One day, Gregor Samsa woke up and found himself contemplating Kubernetes for a home server cluster. It was not quite as scary as being a cockroach.
Here's the some total of what I know about Kubernetes: it's some Google thing that automates Docker cluster management. However after reading My Little Cluster, color me interested in a home-based cluster.
This all comes at the end of some thinking I've been doing regarding my cloud-based chromebook setup. While I love the flexibility of this, and the lack of real sysadmin'ing, the Dropbox IPO filing includes the intriguing bit that they have in-housed their servers and moved off of the cloud, which has reduced their overhead (and, in a neat mathematical duality, increased their margins!)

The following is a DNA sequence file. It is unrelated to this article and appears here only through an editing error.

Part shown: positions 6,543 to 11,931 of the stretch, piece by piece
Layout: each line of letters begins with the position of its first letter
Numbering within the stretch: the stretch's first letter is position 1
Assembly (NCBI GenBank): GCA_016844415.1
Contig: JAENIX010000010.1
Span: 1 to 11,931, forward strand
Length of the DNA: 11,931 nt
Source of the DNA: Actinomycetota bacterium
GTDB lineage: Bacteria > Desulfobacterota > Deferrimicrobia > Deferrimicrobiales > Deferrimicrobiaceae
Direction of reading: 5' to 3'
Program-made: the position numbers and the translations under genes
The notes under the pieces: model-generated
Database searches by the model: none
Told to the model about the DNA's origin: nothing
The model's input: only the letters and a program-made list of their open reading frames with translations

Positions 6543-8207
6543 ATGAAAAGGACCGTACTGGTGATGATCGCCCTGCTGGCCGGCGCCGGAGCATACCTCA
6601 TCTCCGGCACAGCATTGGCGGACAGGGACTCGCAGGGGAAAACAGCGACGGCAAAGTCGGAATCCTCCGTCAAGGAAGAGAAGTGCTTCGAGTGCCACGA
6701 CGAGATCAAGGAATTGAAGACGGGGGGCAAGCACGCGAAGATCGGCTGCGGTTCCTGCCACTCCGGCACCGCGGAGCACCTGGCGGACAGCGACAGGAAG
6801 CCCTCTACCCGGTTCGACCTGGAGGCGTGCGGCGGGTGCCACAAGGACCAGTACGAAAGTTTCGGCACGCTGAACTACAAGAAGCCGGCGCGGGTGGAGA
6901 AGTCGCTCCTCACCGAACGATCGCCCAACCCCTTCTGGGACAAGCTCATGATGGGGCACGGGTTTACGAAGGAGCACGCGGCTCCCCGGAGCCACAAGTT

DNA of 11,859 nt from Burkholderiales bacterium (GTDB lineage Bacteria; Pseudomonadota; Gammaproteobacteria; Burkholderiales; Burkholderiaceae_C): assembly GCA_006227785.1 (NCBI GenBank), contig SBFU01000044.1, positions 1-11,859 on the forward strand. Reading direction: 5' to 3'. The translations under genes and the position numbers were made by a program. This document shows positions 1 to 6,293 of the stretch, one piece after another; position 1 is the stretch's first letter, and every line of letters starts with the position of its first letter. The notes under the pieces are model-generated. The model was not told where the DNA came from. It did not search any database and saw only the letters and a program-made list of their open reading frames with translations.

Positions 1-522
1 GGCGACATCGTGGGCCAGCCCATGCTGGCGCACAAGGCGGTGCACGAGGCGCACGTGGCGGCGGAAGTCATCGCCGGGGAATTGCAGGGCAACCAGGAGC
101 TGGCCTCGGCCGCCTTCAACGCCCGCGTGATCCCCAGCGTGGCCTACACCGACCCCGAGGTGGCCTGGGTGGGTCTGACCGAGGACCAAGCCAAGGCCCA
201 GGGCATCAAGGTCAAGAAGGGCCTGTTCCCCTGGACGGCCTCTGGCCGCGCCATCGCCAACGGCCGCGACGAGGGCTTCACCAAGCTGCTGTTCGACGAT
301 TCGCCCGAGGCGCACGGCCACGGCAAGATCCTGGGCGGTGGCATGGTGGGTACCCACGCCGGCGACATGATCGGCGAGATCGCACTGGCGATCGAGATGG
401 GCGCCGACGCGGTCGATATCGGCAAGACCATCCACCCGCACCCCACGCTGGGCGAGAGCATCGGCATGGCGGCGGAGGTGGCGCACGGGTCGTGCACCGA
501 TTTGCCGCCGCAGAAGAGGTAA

The math of saving money while building servers and (I presume) having more sysadmins (someone's gotta go to the colo and touch boxes) is a bit above me, but here's some personal math:
- My DigitalOcean+Cloud9+etc services run me around $50/month, or $600 a year.
- For a bit north of $600 I could get a badass Intel NUC, sit it on a UPS at my house, and move 99% of that stuff on premises with my own VPN.
- But what if the connection goes down? Chill, I'm not a top tier provider, I can live for a day or two without internet. I'll likely want to set up some kind of front-end proxy that can serve up static versions of my site for those few intrepid readers with a burning need to read my posts about Factor.
I could even set up a proper IPv6 network & v4 tunneling through my ISP to the world, and live the dream of having real routable IPs for all things chocolate.software (link will work as soon as I can arsed to set up DNS, etc).
This setup, it pleases me, almost as mush as I like the idea of not spending $49/month on cloud services. Hmm... :thinking_face:
Also, My Little Cluster includes a philosophy I love:
the Side-Project Manifesto*. Loosely stated: “Don’t do things in such a way that I have to remember how shit works 6 months from now”.